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Allods Online Review

Allods Online Review



Publisher: gPotato

Genre: Fantasy MMORPG


"Allods is a game that is finding a firm footing in the MMO community. With a $12 million dollar development, the people behind the game have a put a lot into making a fantastic world and they have definitely succeeded."

I was half disappointed when I started looking into Allods Online. Most World of Warcraft clones make some effort to differentiate themselves from their “influence,” but the first thing I saw was orks and quest marks. The graphics were pretty, the textures I would say are nicer than World of Warcraft, but ultimately it didn’t seem a million miles away from things that we’ve seen before – usually by developers with much more financial backing. So I was surprised to load the game up for the first time and find that, actually, it’s has some very interesting design choices. Almost from the get-go, before you even create your character.

Impressive opening

It starts with quite a striking image: the two armies facing off against each other against what can only be described as a massively dramatic backdrop. The picture is still but is one of the single most impressive openings to an MMO game I’ve seen. Without saying a word, without a single piece of bad animation or silly voice acting, the tone is set in an instant. I decided to play as the bad guys, because I usually play as the good guys and the opening quests tend to be a little dull. I also decided to be an ork because, frankly, you can’t beat creating lookalikes in MMOs, right?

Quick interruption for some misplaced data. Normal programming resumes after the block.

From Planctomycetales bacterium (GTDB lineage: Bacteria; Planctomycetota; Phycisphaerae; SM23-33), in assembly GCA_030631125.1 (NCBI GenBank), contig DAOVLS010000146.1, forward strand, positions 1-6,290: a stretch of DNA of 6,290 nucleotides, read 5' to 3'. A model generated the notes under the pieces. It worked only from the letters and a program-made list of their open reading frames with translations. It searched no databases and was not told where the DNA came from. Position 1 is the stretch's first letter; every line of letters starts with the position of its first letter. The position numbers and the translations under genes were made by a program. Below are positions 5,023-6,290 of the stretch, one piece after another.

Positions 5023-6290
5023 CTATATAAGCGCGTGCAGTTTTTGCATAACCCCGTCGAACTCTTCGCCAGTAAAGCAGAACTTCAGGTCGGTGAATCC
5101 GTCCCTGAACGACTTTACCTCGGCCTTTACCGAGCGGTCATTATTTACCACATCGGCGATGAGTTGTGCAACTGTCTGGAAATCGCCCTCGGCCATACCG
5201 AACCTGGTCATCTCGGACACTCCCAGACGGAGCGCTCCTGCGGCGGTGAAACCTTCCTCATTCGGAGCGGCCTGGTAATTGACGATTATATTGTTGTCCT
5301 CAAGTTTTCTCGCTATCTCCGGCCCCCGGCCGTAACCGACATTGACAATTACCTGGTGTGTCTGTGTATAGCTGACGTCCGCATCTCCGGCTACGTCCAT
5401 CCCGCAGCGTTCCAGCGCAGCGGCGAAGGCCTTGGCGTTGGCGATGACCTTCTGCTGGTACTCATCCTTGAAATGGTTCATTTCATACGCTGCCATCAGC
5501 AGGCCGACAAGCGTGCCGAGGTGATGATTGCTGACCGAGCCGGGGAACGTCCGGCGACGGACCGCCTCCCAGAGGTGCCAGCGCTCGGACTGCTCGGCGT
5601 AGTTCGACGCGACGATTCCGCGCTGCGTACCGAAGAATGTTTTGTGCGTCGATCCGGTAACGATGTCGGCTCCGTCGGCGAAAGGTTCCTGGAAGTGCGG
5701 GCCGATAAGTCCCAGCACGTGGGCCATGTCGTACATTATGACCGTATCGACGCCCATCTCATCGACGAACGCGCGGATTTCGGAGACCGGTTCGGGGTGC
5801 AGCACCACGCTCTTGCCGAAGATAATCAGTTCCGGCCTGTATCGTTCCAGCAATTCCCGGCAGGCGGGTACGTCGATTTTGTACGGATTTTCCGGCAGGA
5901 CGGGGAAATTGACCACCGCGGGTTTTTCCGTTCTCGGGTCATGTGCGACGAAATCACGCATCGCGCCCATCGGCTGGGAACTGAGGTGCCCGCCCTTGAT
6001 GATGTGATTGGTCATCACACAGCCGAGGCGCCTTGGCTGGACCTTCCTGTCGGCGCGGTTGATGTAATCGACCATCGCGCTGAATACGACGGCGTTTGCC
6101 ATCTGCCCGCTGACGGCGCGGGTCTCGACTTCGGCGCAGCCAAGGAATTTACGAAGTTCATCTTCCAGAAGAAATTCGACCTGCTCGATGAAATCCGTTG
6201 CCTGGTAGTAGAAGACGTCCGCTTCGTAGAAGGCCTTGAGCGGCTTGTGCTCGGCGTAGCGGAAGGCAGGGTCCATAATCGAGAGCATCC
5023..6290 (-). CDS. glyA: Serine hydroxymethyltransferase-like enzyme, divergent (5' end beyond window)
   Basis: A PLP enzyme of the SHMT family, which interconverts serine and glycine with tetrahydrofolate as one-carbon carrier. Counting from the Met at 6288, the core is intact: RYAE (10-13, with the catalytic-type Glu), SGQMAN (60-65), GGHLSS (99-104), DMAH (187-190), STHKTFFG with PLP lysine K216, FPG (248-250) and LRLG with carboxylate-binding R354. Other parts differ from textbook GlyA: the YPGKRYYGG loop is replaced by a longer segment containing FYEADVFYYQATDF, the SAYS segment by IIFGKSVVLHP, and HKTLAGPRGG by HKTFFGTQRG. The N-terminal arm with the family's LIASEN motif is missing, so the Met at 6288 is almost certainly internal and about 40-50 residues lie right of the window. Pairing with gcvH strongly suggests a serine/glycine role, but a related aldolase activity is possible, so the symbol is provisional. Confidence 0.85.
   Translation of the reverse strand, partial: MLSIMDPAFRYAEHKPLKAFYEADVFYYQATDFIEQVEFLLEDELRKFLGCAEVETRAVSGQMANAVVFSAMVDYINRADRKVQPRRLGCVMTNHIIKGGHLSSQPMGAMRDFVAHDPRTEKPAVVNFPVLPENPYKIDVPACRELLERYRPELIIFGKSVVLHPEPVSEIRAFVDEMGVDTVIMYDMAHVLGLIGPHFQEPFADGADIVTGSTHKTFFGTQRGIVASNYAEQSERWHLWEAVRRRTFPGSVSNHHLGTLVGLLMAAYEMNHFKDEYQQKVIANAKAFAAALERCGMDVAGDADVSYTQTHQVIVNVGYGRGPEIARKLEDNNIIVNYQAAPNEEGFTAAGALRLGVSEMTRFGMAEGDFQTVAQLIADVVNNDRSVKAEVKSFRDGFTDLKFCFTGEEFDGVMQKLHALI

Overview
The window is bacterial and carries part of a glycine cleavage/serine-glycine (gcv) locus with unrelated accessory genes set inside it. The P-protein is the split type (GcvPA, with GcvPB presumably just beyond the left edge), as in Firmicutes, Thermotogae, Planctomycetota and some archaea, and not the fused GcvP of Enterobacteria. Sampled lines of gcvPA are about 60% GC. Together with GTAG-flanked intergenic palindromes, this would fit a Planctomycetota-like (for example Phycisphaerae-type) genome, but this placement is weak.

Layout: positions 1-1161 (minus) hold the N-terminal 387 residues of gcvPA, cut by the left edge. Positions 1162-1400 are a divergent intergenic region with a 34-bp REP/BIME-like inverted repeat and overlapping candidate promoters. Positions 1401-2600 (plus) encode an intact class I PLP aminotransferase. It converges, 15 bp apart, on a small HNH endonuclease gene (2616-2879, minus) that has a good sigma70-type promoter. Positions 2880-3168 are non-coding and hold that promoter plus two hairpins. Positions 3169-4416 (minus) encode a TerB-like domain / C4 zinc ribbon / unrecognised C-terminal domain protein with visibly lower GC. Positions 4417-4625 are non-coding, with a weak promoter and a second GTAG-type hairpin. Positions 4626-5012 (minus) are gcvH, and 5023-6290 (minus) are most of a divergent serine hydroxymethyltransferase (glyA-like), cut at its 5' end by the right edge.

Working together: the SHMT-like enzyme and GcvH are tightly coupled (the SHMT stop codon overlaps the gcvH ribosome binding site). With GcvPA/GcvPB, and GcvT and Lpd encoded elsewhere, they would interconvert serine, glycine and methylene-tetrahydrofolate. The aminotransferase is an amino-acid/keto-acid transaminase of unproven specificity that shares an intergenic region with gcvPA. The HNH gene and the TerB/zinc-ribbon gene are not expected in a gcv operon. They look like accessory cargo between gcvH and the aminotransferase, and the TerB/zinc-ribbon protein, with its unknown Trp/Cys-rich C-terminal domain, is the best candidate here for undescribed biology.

The Gibberlings!

There are a selection of characters to choose from and a nice amount of classes. It’s fair to say that, again, there is a very definite whiff of World of Warcraft, but the similarities tend to be things that work well enough that they’d be hard to improve upon. As well as the regular sort of classes and races – as well as orks, you should expect to be able to play as humans and elves and the like, and classes are a standard affair as well – there’s one race that’s noteworthy. The Gibberlings are three characters in one – dog-like in appearance and with a certain cute-factor, if one wouldn’t be enough, his two friends would definitely be along for the ride. It’s the first time I’ve ever seen anything like that before and it was impressive, even though it doesn’t make a huge difference.